Here are a couple of unrelated Amazon stories, neither one of which really seems to merit a full post by itself. First, Betanews reports that it is indeed possible to root the Kindle Fire HD so it can run unrestricted Android, using an Android 4.0 exploit that Amazon forgot to fix. Enjoy it while you can; now that it’s widely-known Amazon will probably close it in the next patch. It’s worth remembering that a locked bootloader doesn’t necessarily mean rooting is impossible.
And it turns out that Amazon’s restrictions on installing home screens on the Kindle Fire HD aren’t quite as strict as Nate had previously reported. There is at least one home screen app which can bypass Amazon’s restrictions; unfortunately it costs around $4 and cannot be bought in the Amazon Appstore.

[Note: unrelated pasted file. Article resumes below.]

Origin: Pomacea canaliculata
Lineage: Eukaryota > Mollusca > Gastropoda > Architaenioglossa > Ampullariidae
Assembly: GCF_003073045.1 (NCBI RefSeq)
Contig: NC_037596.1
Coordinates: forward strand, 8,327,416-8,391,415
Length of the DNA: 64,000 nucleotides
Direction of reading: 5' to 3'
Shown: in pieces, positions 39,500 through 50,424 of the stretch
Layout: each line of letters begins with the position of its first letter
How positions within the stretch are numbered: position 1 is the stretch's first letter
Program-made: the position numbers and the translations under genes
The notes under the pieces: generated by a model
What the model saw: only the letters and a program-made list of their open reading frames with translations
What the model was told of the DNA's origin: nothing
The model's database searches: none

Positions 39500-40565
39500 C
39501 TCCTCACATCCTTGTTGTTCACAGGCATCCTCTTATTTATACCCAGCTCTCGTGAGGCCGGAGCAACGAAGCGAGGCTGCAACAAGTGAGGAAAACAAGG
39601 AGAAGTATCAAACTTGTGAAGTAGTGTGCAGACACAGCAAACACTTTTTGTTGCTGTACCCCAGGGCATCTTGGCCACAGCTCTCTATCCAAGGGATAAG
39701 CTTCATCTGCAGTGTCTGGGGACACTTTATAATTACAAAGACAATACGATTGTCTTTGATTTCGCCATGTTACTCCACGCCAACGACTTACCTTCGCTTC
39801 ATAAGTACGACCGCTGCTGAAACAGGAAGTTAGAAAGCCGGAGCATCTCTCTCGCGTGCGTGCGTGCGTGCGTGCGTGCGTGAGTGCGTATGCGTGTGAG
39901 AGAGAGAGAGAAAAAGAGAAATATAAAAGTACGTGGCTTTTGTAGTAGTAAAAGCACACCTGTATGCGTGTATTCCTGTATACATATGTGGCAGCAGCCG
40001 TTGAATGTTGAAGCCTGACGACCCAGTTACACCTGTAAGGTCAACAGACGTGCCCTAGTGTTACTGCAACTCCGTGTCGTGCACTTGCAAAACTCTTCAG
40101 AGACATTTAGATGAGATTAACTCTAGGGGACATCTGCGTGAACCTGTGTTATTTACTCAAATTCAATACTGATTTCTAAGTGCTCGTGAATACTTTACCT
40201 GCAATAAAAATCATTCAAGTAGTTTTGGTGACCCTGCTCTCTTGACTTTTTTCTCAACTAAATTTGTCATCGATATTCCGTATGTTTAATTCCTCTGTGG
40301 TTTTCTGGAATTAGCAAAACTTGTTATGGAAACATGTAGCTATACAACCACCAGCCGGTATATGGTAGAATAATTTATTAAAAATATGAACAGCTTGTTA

In other news, as part of the discovery process in the defense it is putting together for its agency pricing trial next year, Apple is trying to subpoena records from Amazon relating to interviews it had with the Department of Justice concerning its e-book pricing practices as part of the Department of Justice agency pricing investigation. Amazon has filed in Seattle federal court attempting to quash the subpoena, and Apple is trying to get the motion transferred to New York so Judge Cote can rule on it.
People sure are curious to see what Amazon had to say to the Department of Justice, aren’t they? Bob Kohn was going on about this, too, in his court filings and his amicus curae comic book. Perhaps it has to do with Amazon being so closed-mouthed about its practices in general that the chance to find out what they said is so irresistible. It will be interesting to see if Apple succeeds where Kohn failed.